Derrick Ford points to the corner of 32nd and Fountain.
“This corner is vicious. I shot a guy over there,” he said.
“Most of the people I did drugs with are still at it. Often people ask me did I even go to high school,” said Ford with a grin. “I say, ‘I went to school high.’”
Derrick Ford is the self-proclaimed “mayor” of North Philadelphia and he is known as “Rick” in Strawberry Mansion. Not only does he work for the Philadelphia Department of Behavioral Health, a funding source for substance abuse treatment, but he is also a licensed therapist and a spokesperson for the Philadelphia Police Department’s “Heads Up” program, where he speaks out on the danger and reality of drugs.
He hosts a radio talk show, “This is Your Life,” and a television show, “From the Streets to the Streets,” and he is the founder and director of the Strawberry Mansion Athletic Association.
Although his resume is impressive, he wasn’t always on the right track. Marijuana, alcohol, cocaine, pills, guns, drugs and violence were all too common growing up in Strawberry Mansion.
“My mother was a single parent and my father was not really in our life,” said Ford, “I often tell people my first mistake started in sixth grade.” This was his first experience with cigarettes. He admits he inhaled his first drag because he had no purpose or vision back then. In seventh grade, he started using marijuana and pills. His curiosity for drugs increased in eighth and ninth grade. He moved to alcohol, cocaine and crack. “I dropped out of school at 16 years old. By then, I was eating out of dumpsters and sleeping on the streets,” said Ford.
“I got locked up over some petty bull—-,” Ford said with a groan. He recalled wearing a leather jacket, standing on the corner of 32nd and Fountain. An older woman called the police just as he fired his first shot. “I thought he was a dirty rotten scoundrel and I picked up my gun and fired a few shots. I wanted to blast him,” Ford said with a bit of hesitation, “but I didn’t kill him.”
A pervasive fear of drugs and gun violence threatens the way Strawberry Mansion lives day by day. “Everybody knew who was selling drugs,” said Ford. “We all were. Faces might change but walk to any corner and you can score something.”
Like most who get involved with drugs, problems with money and crime quickly followed for Ford. “In a two-block radius, there was a lot of gun play, young guys shooting at each other. Folks didn’t feel safe here,” said Ford. “You couldn’t sit on your front porch and feel free. It was a war out there.”
“Things have died down since then,” said Ford. Residents are starting to feel safe again.
“There aren’t as many drugs anymore,” said Joseph Green, the owner of B&G Auto Tags on 1351 N. 29th St. “Everyone is happy to see a change it’s not like the way things used to be here with all the violence.”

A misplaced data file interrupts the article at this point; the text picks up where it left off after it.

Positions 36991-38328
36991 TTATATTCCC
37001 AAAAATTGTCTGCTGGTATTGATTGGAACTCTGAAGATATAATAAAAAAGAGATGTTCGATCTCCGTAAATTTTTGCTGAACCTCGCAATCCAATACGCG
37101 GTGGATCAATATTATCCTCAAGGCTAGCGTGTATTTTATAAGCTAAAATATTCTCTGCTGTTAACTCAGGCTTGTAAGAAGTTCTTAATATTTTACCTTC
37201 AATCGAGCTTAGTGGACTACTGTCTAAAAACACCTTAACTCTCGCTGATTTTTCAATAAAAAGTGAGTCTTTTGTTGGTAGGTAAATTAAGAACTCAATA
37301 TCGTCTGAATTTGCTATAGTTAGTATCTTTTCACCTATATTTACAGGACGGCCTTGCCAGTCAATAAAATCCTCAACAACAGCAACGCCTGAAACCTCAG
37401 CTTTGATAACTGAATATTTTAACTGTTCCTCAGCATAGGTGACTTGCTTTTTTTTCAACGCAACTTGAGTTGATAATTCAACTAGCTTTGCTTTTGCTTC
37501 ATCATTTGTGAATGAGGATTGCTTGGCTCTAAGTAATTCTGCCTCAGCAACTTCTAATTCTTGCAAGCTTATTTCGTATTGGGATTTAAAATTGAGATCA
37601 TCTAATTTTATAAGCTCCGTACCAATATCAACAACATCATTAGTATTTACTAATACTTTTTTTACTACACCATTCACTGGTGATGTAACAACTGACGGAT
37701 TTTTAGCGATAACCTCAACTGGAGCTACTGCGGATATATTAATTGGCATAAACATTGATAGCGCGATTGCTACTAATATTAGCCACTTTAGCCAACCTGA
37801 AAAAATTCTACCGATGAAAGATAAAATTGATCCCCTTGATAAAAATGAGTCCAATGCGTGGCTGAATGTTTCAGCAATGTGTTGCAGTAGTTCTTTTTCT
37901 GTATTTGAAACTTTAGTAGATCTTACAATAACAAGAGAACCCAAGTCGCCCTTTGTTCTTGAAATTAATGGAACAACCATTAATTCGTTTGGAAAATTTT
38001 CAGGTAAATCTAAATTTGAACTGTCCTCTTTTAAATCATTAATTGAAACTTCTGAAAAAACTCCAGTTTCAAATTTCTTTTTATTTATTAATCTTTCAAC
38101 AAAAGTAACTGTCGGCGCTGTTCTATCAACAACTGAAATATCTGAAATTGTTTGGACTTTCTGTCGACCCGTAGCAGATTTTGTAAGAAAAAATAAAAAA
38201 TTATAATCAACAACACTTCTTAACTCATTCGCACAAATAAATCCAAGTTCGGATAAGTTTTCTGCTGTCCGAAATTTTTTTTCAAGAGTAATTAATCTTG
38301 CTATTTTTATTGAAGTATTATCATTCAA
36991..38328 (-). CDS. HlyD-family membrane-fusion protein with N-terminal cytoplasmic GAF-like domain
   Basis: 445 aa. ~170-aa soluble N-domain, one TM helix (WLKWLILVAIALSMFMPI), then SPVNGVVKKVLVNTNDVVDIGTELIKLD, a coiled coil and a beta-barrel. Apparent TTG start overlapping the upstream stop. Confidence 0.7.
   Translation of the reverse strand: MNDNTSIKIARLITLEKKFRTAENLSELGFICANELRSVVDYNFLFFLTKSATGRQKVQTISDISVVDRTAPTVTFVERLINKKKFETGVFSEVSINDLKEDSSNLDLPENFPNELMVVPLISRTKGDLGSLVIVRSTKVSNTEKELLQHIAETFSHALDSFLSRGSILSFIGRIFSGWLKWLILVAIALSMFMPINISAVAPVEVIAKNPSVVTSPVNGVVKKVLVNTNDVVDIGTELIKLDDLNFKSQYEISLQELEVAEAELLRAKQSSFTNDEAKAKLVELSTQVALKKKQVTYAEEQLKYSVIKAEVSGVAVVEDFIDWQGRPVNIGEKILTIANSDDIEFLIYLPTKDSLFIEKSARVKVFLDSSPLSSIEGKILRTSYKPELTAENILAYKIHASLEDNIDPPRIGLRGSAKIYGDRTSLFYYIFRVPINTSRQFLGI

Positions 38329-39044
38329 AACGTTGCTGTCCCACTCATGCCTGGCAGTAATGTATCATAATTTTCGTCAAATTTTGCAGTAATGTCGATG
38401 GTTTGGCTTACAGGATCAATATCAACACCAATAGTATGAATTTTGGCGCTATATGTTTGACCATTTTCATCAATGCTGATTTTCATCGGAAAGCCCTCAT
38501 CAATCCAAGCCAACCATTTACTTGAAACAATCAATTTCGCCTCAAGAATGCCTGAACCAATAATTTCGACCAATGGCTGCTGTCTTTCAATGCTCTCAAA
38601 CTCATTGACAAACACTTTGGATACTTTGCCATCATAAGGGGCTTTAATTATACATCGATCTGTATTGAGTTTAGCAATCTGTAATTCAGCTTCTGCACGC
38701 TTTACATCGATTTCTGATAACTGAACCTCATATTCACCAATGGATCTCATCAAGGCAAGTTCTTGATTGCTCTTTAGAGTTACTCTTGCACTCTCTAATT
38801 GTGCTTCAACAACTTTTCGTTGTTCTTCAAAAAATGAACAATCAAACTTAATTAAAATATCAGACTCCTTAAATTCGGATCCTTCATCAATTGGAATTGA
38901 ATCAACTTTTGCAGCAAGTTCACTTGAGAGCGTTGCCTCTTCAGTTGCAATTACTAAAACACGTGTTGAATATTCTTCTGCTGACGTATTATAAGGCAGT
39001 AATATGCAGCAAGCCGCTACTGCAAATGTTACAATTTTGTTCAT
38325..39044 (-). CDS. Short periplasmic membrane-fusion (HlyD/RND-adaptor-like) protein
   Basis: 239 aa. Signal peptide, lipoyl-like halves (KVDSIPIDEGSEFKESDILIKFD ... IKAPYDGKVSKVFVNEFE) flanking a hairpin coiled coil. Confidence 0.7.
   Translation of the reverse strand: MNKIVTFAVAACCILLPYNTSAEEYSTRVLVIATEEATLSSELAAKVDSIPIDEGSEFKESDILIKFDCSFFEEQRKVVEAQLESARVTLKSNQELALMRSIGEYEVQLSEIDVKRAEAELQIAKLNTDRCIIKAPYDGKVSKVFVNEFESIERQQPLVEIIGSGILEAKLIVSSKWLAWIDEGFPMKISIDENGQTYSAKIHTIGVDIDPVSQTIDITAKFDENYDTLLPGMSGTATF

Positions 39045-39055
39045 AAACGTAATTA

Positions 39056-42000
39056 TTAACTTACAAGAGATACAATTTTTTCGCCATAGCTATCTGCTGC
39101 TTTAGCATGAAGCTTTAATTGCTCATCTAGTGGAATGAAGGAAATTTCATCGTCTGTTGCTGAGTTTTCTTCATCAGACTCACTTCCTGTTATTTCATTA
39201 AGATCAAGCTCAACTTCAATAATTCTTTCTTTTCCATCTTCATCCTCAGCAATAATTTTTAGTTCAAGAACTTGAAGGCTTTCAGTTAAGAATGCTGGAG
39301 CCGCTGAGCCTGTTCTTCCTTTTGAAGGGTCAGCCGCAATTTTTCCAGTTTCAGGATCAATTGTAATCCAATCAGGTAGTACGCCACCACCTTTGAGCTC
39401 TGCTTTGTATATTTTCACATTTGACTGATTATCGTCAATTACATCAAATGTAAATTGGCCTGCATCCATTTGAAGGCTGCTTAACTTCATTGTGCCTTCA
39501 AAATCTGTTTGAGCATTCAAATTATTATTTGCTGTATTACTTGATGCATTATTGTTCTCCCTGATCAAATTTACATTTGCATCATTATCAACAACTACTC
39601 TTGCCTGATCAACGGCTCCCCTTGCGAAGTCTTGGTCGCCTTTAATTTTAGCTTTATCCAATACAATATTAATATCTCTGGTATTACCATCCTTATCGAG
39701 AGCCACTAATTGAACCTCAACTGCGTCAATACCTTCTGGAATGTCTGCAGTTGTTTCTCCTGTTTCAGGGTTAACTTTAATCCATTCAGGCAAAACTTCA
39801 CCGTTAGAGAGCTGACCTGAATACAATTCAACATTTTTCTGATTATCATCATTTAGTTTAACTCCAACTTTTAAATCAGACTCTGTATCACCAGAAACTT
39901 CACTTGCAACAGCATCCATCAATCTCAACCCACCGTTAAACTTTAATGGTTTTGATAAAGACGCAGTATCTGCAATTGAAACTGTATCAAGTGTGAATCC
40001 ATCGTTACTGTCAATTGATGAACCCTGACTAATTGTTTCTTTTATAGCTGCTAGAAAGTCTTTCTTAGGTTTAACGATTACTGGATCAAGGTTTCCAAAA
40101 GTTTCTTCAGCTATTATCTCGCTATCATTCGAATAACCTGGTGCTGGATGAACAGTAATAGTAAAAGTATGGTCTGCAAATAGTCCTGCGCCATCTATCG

I asked, “Why are people killing each other?”
“Why?” He paused for a moment. “We are killing each other over senseless murders. A lot of these guys have no education or family structure. Their mother is on drugs and their father is on drugs or dead,” said Ford. “No one is there to enforce education.”
“Aren’t these kids in school?” I questioned.
Ford quickly replied: “No one is there to enforce education or explain the importance. They can get a gun in the streets of Philadelphia quicker than they can get a job. I call it genocide.”
Quick money is accessible but in actuality, residents are killing each other. When Ford was selling drugs, he admitted, he didn’t have respect for anyone. His job was only to sell drugs. “Folks here lost their lives over stupid gun play,” said Ford. “I found my mother on the floor dead.”
He watched his mother slowly die from alcohol and psychotropic drugs. She died at the age of 51 in 1993. Ford’s mother lacked the knowledge about her disease and her addiction. He visits her grave once or twice a week and prays to God. He is adamant about recovering addiction because of his deceased mother and his own personal experiences.
“Things like death make people turn to the drugs and the crime,” said Ford.
Strawberry Mansion has one of the highest murder rates in the city. Out of 25 districts in Philadelphia, it has the second-highest murder rate, according to statistics generated by the Philadelphia Police Department in 2006.
“Drugs are one of many causes of murders,” said Ford. Out of Philadelphia’s 12,844 narcotic arrests, Strawberry Mansion is only outnumbered by three districts with 814 narcotic arrests in 2006, according to the Philadelphia CrimeBase.